A safe, confidential shelter of UMCOR is providing medical, psychological, employment and legal counseling, as well as reintegration services, for victims rescued from trafficking. It can house eight to ten survivors. Victims stay in the shelter depending on the psychological and physical recovery they need.

In 2010, UMCOR was approached by the GoA to develop a joint model for a national shelter for VoTs with financial support from the GoA. This collaboration and the state financial support covers expenses connected with the shelter premise rent and continued in 2012 as well.

UMCOR also provides project beneficiaries vocational skills trainings and covers their living expenses until they would be able to earn money themselves. Reintegration services also include employment counseling, which refers victims to exsting resources such as governmental programs or projects of local and international NGOs for employment or vocational training. UMCOR staff conducts trainings on health related issues (Prevention of HIV/AIDS and STIs; reproductive health, etc.).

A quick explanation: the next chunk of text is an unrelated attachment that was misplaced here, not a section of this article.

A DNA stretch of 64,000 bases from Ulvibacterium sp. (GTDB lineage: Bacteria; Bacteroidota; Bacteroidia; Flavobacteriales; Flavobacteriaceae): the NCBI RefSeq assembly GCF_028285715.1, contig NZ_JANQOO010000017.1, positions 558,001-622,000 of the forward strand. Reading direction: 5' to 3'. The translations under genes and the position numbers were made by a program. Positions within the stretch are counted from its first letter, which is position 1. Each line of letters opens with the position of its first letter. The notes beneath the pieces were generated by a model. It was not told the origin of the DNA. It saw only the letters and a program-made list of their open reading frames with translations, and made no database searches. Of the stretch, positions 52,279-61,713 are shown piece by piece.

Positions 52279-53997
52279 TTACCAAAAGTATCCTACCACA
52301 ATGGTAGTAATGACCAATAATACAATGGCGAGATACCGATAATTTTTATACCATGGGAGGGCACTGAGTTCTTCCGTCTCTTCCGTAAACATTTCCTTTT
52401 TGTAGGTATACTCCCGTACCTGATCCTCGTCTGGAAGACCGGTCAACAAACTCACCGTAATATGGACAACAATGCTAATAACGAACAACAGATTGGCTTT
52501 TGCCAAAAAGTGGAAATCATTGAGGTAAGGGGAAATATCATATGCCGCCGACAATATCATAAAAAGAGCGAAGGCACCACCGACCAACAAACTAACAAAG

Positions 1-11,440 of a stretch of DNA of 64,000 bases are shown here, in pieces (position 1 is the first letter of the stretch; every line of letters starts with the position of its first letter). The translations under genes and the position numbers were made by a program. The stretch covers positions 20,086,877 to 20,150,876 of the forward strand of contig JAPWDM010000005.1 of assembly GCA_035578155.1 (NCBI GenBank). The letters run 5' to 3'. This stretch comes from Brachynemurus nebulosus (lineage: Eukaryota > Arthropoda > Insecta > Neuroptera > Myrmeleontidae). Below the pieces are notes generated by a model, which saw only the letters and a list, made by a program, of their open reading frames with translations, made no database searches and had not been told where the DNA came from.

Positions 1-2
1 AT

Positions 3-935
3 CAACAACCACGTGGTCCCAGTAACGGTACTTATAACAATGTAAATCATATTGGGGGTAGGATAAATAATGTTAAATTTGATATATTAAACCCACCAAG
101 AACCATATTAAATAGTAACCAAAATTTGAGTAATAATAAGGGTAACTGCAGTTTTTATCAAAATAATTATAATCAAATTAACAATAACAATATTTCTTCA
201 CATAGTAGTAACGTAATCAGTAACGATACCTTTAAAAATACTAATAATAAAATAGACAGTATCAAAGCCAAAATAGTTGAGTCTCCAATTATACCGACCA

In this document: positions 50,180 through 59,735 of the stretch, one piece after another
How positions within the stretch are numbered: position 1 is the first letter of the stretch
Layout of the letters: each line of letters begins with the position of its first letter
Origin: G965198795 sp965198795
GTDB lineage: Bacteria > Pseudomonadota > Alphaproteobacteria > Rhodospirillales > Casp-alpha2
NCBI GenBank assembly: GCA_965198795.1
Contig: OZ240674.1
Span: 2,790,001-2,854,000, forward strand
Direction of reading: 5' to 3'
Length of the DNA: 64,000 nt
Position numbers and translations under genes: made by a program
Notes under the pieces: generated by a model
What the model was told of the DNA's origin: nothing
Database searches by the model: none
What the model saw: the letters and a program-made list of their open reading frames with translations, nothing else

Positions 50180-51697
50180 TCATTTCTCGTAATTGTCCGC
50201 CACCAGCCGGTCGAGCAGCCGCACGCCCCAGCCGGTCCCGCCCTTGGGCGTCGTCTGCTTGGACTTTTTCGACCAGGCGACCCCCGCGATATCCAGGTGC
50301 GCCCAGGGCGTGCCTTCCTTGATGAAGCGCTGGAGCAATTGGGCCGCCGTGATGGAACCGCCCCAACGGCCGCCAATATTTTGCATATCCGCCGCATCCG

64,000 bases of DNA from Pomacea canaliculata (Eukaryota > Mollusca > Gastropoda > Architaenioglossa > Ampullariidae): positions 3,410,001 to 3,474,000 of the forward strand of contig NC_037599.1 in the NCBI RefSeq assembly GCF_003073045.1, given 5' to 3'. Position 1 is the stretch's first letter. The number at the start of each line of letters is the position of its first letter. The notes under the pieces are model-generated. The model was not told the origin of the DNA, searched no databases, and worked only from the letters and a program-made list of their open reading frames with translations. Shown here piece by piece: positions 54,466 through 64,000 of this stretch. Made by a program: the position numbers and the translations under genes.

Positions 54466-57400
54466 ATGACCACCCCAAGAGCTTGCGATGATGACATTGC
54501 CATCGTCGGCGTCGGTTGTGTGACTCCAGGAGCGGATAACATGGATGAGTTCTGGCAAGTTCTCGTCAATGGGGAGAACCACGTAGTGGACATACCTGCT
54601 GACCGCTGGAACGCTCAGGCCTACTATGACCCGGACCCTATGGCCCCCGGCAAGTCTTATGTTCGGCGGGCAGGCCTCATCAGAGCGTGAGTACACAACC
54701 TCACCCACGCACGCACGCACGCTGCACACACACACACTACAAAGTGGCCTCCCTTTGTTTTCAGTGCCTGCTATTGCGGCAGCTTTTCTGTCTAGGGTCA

UMCOR  maintained the toll-free hotline to prevent human trafficking and to assist VoTs by providing a variety of information to clients including advice about laws and rights of migrants in the destination country, how to access assistance in the destination country, and refer clients to available assistance for health, employment, shelter, medical and legal aid issues.

 UMCOR anti-trafficking hotline 


Government of Armenia, United Nations Development Programme
Comprehensive Action Against Trafficking Project: Prevention, Reintegration and Capacity Building

Project Implementation Period: December 2006 - November 2008

Donor: Norwegian Government

Project Goal:

The aim of this two-year project was to prevent trafficking in human beings, reintegrate victims of human trafficking, and strengthen the national capacity to adequately address the serious human rights issue of human trafficking. The project had three components; 1) prevention of human trafficking through awareness-raising, through facilitating the provision of employment opportunities to vulnerable people, and through empowerment of young people to meet requirements of labour market; 2) societal reintegration of victims of trafficking through provision of vocational skills training; and 3) capacity development of national duty-bearers in identifying victims of trafficking and addressing their needs.